‘The Trial’ is a bizarre book to think about because of its structure, and that involves the fact that it was incomplete and not meant to be published. Published it was, however, and I keep seeing the phrase Kafka-esque attached to it (which seems over-simplistic, of course the author’s writing will reflect him in some way, shape or form), but despite my sarcastic response to this, as I delved deeper and deeper into Josef K’s situation it became evident that being Kafka-esque is a unique style.
As a whole, I’m not overly convinced it’s a book you can say you enjoy; perhaps more so, you appreciate the reflections it throws onto our own traditions and cultural values, and how far stretched these can be in order to accommodate despotic rules. It’s an odd one to classify as dystopian, with this label being the main reason I read it – there’s no hyperbolic display of power, no dramatic realisation of corruption and revolution on the part of the protagonist. Much like his trial, Josef K’s narrative plods along, taking everything as it comes and dealing with situations methodically and according to the warped judicial system. In some ways, this makes it a trial to read (try to forgive the pun), but at other points the insights and epigrams it provides on our own willingness to settle for what we see as ‘the right way’ are revelatory and, in this respect, gently intimidating, much as Josef K’s original detainers were. Maybe that’s the point, that we’re supposed to be subtly haunted rather than outwardly shocked and indignant as other dystopian fiction does.
Another distinction is surely that there are no sympathetic characters in this, they’re almost all parodies – the corrupt law man, the overly-sexualised women, the dithering fool in the middle not knowing how to play the system…Josef K I almost find repellant in his attitude; he’s contradictory, easily led but posture himself as strong-willed, and is just a very slippery character. It’s appropriate that we never find out his alleged crime, because the speculation over what a civil servant, a slave to corporate life and rules, could possibly have done wrong is part of the ridiculousness of the situation. We never find out why his story concludes in the way it does, just that despite every conceivable route to the outcome, he has been treated ‘like a dog’, left to the mercy of his owners, the government and the court.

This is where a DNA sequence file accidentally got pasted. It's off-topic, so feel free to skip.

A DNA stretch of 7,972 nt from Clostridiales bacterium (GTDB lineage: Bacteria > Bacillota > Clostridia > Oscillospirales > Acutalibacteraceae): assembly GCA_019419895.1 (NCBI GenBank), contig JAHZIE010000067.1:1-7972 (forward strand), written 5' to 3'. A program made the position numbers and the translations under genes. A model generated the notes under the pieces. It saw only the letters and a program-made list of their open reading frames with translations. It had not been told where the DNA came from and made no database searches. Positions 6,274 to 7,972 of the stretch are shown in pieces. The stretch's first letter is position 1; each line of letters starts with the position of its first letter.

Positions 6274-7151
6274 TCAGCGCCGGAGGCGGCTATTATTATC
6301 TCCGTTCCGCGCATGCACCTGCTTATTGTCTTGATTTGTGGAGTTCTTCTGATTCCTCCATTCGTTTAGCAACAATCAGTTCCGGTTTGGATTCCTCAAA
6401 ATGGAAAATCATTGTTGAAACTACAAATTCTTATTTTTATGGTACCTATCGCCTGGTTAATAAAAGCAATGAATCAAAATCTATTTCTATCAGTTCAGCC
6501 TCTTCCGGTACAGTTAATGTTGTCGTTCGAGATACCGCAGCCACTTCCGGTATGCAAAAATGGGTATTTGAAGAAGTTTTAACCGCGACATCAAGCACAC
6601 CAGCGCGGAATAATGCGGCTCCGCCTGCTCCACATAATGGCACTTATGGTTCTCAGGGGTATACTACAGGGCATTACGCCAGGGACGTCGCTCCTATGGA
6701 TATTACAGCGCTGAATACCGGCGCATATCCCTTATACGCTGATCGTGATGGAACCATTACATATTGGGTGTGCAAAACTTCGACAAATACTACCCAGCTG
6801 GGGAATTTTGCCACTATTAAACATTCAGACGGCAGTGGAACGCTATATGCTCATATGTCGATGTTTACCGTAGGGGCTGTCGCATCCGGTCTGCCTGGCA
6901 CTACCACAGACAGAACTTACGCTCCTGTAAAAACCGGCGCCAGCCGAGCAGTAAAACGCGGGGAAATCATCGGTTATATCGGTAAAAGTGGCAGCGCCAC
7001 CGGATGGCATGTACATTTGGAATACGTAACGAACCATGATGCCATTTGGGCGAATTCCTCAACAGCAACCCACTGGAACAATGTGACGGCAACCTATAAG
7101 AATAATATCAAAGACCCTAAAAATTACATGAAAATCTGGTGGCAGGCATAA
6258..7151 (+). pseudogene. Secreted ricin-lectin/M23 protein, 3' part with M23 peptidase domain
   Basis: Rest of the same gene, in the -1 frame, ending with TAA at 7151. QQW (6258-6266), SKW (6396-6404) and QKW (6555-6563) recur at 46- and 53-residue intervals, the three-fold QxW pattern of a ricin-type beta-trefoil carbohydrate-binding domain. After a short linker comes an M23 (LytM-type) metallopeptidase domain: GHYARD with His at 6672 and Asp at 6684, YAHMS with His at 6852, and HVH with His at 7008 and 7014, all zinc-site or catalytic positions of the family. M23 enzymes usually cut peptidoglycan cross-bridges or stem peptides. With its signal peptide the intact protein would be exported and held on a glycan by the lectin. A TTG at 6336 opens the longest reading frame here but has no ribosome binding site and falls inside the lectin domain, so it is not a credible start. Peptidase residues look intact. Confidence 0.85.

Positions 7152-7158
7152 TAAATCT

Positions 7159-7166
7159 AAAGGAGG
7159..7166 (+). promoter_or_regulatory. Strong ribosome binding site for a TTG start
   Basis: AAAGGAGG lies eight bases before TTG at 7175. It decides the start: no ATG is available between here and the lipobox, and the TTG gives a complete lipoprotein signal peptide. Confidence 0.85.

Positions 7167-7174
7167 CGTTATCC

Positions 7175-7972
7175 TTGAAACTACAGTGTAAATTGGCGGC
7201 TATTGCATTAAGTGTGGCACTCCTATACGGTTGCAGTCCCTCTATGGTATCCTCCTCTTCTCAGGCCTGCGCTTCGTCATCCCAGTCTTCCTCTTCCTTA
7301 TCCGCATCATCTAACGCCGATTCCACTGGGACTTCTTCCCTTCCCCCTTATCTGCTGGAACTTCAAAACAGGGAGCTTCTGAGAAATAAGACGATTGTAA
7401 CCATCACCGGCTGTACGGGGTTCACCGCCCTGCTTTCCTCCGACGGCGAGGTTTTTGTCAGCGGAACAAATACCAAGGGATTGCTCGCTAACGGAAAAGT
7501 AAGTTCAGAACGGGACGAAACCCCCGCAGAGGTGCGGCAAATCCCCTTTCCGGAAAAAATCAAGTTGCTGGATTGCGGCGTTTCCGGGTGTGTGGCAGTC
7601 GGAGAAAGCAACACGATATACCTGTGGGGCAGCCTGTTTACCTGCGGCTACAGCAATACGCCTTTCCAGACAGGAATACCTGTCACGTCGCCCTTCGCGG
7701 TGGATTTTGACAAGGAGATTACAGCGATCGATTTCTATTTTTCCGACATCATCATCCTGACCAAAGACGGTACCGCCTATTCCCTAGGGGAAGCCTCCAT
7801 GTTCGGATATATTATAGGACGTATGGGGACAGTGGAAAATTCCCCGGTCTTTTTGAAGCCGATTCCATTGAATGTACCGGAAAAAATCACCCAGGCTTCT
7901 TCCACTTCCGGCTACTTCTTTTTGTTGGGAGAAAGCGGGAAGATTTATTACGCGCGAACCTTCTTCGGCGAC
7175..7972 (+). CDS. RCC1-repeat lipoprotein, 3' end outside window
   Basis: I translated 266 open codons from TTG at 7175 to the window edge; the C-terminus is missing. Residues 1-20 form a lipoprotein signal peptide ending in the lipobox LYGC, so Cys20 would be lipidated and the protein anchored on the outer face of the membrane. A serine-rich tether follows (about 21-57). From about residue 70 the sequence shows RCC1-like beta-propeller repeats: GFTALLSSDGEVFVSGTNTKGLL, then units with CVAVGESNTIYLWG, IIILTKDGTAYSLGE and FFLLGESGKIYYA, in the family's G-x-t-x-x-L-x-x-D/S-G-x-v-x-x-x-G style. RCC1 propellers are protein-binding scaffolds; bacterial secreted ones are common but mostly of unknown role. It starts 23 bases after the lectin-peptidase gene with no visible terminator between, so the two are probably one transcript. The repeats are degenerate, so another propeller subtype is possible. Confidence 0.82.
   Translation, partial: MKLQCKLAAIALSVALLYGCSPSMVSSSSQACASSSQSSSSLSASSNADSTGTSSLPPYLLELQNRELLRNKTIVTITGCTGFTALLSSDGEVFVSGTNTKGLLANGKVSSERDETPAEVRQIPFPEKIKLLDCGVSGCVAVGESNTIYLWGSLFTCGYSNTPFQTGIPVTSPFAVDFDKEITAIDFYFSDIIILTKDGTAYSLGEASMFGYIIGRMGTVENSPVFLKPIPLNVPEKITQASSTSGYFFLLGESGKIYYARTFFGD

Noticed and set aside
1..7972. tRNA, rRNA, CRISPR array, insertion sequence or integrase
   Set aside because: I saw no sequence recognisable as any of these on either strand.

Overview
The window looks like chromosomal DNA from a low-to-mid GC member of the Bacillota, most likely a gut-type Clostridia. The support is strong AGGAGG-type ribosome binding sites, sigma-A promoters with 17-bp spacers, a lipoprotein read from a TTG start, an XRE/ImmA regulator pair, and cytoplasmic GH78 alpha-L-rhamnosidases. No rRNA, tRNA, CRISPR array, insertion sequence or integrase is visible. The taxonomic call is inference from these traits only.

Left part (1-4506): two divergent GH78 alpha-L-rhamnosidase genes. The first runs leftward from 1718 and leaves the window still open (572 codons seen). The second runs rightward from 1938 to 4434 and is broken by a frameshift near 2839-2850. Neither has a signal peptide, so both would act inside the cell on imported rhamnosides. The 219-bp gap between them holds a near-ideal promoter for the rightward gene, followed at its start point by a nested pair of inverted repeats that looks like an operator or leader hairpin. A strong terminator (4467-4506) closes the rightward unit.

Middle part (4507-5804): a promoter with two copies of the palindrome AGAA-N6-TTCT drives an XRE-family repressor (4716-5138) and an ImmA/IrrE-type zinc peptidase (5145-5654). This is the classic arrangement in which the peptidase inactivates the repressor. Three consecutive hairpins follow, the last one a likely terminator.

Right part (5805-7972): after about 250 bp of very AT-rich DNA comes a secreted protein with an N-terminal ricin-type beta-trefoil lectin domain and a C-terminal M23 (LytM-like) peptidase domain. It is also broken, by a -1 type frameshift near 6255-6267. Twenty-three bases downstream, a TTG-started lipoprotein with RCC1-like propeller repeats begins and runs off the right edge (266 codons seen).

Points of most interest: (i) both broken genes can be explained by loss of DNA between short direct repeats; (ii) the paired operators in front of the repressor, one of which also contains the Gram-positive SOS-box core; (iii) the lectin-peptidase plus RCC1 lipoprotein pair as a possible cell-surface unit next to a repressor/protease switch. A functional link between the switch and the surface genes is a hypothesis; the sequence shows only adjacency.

A lot of the situations and characters are contradictory though, and this part of the narrative style is perhaps indicative of the circulatory situation of this society, and how nothing can ever be stable when nothing is transparent. Relationships, civil structures, rules and regulations are all fluid and changeable; look at Josek K and Leni moving from lust to hatred within mere seconds because of the fickle nature of her affections. Part of this is that sexual relations are the only way to advance in the world – the physical commands mental processes and progressions, again reducing the moral codes we live by to something that changes depending on who is willing to help you out, so to speak. It’s a confusing social order, further adding to the farcical nature of something being labelled a ‘trial’ when it has no order or structure – the duplicitous nature of the trial as social restraint and the trial as personal torture is seen in society’s inability to figure out the legal system and it’s trip hazards.
‘The Trial’ is worth reading if only to examine how far we understand our own legal systems and how we’re being judged and monitored in a society where knowledge remains faceless. Considering this novel was written in 1925, it’s resonance with the complexities of our own social situations and governance is haunting, with the prevailing insight of Kafka’s work to be that we have little insight into our own systems, and ultimately this is a frightening position to be in.